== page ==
Sometimes All You Need Is a Listening Ear
“The most terrifying thing is to accept oneself completely.” Carl Jung
Self-acceptance seems like such a challenge. Everybody likes the idea. It sounds really appealing, but most of us haven't a clue as to where to start.
Self-acceptance does seems like a tall order. I mean, there are so many things wrong with you right?
Your wealth (or lack thereof)
Your negative thoughts
Your endless worries
The things left undone
The unfulfilled dreams
That degree you never got
The promotion you got passed over for
The girl/guy you blew it with
You should be way further along by now
I know I'm suppose to love and accept myself but how can I? "How can I accept myself when I fall so far short of my own expectations? If I could just improve a little... maybe then?"
Even not being able to accept yourself is a great reason to... uh... not accept yourself. It's a world class double bind. So let's start with something simpler Let's start with something less absolute sounding, something that isn't yet another requirement we can fail at. How about a little self-compassion?
Compassion is a very different thing, and a much simpler one. You simply cut yourself a little slack. Yep, you have fallen far short of all those dreams and expectations. Guess what? You're human. We humans fail... a lot! We let ourselves down. We shoot ourselves in the foot and then we stick that foot in our mouths. We all want to hide and hope that no one finds out what a mess we really are. It is not a personal problem. It is the human condition. WE ALL FEEL THAT!
So, to put it more succinctly. You DON'T have to accept yourself. In fact, you can totally reject yourself. You just have to be with yourself. Which you are anyway.
Compassion: a feeling of wanting to help someone who is sick, hungry, in trouble, etc.
What is compassion?
You want to be better right?
You want to help yourself
You want to take care of yourself
You want the best for yourself
Guess what, that is compassion.
Congratulations... you succeeded.
Notice that it says it is a feeling of wanting to. You don't have to actually do it. In fact, oftentimes, you can't. Often there is nothing you can actually do. You just have to want to. Which you already do.
It is really that simple. Like when a friend needs something. You just want to help. Maybe they did something really stupid. But, for a little while anyway, you overlook that. They are suffering enough already. You don't have to point out what they already know so well. So you are just with them. Just being a friend, a listening ear, a shoulder to cry on, a safe place to feel broken.
You do not have to accept yourself.
You do not have to learn to love yourself.
You don't have to keep a stiff upper lip or a positive attitude.
You don't need to practice some kind of self-improvement technique.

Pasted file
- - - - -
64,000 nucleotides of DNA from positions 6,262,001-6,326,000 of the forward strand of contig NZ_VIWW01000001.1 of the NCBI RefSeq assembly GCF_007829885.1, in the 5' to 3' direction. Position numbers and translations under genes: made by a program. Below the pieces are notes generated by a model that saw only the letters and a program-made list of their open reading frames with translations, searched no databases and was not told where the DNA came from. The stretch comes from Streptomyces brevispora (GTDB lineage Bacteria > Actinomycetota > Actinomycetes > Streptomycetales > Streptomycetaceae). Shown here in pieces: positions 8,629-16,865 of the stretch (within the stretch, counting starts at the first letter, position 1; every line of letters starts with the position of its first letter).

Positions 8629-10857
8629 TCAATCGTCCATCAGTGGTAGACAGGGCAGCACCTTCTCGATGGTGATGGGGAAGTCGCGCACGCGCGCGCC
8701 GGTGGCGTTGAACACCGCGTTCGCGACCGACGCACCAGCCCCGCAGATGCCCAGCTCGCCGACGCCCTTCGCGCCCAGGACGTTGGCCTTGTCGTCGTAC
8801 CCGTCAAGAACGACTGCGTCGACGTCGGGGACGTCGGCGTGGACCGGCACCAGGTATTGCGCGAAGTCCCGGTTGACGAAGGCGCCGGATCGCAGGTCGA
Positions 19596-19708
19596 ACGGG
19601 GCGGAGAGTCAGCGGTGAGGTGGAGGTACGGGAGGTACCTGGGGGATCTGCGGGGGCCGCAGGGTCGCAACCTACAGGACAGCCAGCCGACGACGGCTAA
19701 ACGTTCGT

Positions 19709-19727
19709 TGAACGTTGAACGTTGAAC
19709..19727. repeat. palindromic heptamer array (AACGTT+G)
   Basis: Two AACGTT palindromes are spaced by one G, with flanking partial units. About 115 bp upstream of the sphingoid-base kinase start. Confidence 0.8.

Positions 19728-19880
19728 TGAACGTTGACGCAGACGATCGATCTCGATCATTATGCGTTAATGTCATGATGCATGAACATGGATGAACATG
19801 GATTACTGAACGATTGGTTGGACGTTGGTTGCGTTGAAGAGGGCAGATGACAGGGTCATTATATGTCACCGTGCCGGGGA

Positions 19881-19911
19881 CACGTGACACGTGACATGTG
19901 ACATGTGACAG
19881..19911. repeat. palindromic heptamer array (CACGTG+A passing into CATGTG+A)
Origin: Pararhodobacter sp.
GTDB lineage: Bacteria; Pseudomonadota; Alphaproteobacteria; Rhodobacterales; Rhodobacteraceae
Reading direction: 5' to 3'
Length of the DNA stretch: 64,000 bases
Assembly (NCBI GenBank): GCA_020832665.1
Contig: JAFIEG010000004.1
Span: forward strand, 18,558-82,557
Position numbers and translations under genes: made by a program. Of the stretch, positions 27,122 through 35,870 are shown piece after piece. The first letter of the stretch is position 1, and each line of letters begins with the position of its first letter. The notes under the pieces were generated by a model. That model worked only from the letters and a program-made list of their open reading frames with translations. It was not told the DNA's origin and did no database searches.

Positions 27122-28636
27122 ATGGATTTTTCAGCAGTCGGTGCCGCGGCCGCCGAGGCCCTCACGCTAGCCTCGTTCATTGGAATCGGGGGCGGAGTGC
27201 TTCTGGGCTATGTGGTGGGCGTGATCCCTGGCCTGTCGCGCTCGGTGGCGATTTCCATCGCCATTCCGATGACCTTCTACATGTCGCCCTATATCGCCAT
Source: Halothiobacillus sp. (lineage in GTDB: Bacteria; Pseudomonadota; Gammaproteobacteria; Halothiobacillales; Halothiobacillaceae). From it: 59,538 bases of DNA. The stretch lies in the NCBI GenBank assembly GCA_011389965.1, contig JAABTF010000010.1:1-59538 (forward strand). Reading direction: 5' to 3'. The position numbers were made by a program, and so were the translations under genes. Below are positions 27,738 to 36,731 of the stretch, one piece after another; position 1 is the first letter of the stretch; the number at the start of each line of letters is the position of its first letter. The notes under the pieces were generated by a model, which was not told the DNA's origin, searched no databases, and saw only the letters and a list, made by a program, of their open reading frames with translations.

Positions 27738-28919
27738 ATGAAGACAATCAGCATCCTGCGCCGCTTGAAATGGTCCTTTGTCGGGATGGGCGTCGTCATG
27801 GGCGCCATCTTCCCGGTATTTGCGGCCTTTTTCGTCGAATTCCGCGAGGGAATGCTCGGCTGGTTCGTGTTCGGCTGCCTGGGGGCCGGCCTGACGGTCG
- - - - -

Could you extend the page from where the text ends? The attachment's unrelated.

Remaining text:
How about just listening to yourself, like you would a friend.
Self-rejection is the belief that love has to be earned
All self-rejection comes from this rather ugly and virulent belief. But this preposterous notion was not original equipment. We are not born self-rejecting monsters. We are innocent babes that fully expect to be loved, adored even.
We expect to have our every need met and anything less is organically confusing to the little one. Rare it is when the baby is not cherished by the mother who's only delight is fulfilling every need of the little miracle she has been feeling inside her and now feels in her arms. Ever her body is designed to meet the needs of this tiny wonder. We are this helpless, lovable little creatures. Every thing we do is adorable. Every sound is music.
But, somewhere along the line, the scene begins to change. Restrictions get laid on. Limits are imposed. Some behaviors become unacceptable. To the little one, the correction of behavior is regarded as a rejection of itself. Love is no longer unconditional. It now has to be earned. This is the beginning of self-rejection or, as I sometimes call it, Soul Disconnect.
That little one was (and is) you. You are now simply playing the role of the stern parent disallowing, and even punishing, your own behavior. Rejecting yourself right along with the offending thoughts, feelings or actions. But compassion can bring an end to that. You can become the listening and accepting ear that creates the atmosphere of self-acceptance.
I'll talk more about how to do that in the next blog "Self- Compassion and the Yoga of Allowing." Until then just try listening (a.k.a. feeling) whatever you happen to be feeling with the non-judgmental attitude of a good friend. Just try. You will find it is easier than you thought.
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